Meteorite identification in the field is one of the most difficult things for an aspiring meteorite hunter to learn. The skill is most certainly an acquired one. But once that skill is learned, a good meteorite hunter can easily spot a single meteorite — even if it's surrounded by hundreds of Earth rocks. In fact, most seasoned meteorite hunters rely heavily upon recognizing their finds visually, rather than using lab tests.
If I have learned anything about meteorite identification in the past decade it's that there's no substitute for the real thing. Examining an actual meteorite in person is far better than simply attempting to memorize the look of a meteorite from a photo in a book. Most meteorites pictured in books or magazines are fantastic examples — many are even museum-quality specimens. Unfortunately, the average meteorite may be highly weathered, dirty, or even broken.
Stony meteorites known as chondrites are by far the most common type of meteorite found. Some characteristics of chondrite meteorites — fusion crust, flowlines, and regmaglypts — weather away quickly and are usually found only on stones that haven't been on Earth for very long. Other features such as stress fractures, nickel-iron flecks, and rust spots can be subtle but telling attributes of a typical chondrite meteorite that has been on Earth for quite some time. Since the great majority of meteorites we find are not fresh falls, it makes sense that a novice meteorite hunter will want to learn to recognize the following characteristics.
Stress Fractures: A meteorite can exist in outer space for millions of years without experiencing corrosion. But that's not the case on Earth, where a meteorite will begin to age as soon as it hits the ground. In summer, moisture that has worked its way into a meteorite will cause it to contract, and in winter, when frozen, it will expand. All this expanding and contracting can causes stress fractures to appear on a meteorite's exterior within just a few years. Over time, they can literally cause a meteorite to crumble into pieces.
Nickel Iron: Most chondrites contain tiny flecks of nickel iron sprinkled throughout. For this reason, meteorite hunters often use metal detectors in areas where meteorites are likely to be found. A chondrite's high nickel-iron content makes it adhere to a strong magnet. But most meteorite hunters use their "meteorite cane" — a magnet glued to the bottom of a long pole or walking stick — more as a tool to pick up potential meteorites than to definitively test a specimen. Be careful, as hematite (a common terrestrial iron oxide) is black, heavy for its size, and may also stick to a magnet. It's the terrestrial mineral that is most often mistaken for a meteorite in the field.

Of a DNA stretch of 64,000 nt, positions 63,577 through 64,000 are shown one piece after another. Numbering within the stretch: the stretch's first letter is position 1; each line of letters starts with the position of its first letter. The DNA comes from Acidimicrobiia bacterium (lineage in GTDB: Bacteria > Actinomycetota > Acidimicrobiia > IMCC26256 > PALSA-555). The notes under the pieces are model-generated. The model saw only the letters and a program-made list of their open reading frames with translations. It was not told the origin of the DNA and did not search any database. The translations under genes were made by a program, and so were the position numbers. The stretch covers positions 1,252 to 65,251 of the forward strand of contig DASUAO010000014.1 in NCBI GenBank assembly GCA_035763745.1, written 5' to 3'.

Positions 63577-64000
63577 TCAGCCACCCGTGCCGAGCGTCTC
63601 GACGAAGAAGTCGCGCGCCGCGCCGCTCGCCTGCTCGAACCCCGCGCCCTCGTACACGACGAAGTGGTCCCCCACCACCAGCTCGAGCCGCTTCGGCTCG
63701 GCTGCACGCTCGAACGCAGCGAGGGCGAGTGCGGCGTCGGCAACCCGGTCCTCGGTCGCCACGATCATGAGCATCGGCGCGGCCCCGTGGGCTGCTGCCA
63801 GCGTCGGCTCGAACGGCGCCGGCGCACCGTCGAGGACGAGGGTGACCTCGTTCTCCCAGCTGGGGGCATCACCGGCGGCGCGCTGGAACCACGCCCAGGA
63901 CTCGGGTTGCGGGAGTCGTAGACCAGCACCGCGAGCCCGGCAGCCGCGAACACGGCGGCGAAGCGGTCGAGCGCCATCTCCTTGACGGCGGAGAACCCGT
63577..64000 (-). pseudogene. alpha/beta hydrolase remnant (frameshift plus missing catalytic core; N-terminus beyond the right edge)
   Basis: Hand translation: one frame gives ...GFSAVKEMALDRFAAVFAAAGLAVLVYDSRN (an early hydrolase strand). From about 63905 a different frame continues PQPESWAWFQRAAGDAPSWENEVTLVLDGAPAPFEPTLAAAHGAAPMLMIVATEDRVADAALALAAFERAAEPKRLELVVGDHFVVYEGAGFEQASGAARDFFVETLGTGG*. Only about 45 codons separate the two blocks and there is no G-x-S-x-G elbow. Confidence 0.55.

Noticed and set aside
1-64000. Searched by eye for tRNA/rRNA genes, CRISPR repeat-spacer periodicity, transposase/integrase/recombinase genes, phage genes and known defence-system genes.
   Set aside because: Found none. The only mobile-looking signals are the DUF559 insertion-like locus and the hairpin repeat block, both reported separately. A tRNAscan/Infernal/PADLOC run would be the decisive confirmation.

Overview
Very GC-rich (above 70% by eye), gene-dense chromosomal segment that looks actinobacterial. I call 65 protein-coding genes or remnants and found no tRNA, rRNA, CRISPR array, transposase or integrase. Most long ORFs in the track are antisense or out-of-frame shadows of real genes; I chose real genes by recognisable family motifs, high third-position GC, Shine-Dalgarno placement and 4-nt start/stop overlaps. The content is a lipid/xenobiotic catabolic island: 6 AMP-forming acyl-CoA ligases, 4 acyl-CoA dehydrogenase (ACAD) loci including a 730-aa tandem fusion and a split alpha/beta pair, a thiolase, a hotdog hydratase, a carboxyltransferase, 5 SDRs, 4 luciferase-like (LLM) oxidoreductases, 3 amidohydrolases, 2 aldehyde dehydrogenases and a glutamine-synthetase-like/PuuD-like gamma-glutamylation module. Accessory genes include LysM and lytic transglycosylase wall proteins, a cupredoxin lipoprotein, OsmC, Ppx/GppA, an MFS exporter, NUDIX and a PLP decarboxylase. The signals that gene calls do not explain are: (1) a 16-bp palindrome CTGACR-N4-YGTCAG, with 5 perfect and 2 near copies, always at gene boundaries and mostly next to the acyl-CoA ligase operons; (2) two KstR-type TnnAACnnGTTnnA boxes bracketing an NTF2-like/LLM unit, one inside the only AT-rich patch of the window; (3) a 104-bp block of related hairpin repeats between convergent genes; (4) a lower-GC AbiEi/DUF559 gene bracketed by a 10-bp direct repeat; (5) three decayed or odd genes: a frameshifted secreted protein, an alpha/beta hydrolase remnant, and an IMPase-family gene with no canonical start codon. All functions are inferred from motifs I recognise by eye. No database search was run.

Rust Spots: Under the harsh conditions (wind, water, cold, and heat) that a meteorite encounters on Earth, it ages very quickly — rusting and turning brown. As one might imagine, it's the nickel iron flecks on the outside of the meteorite that tend to rust more quickly. This gives most chondrites an obvious freckled appearance.
Experienced meteorite hunters have learned to search any given area with the Sun to their backs. This technique has a way of illuminating a meteorite and helps it to stand out among a multitude of Earth stones. Using this technique you'll notice that most stony meteorites look almost shiny compared to the surrounding stones. Characteristics such as stress fractures and rust spots on a baseball-size meteorite can often be seen from 20 to 30 feet away.
Finding meteorites in the wilderness isn't easy. Don't be discouraged if at first such a task seems impossible. Persistence and patience will pay off eventually. After all, some of the world's very best meteorite hunters can go days or even weeks without finding an elusive rock from space.
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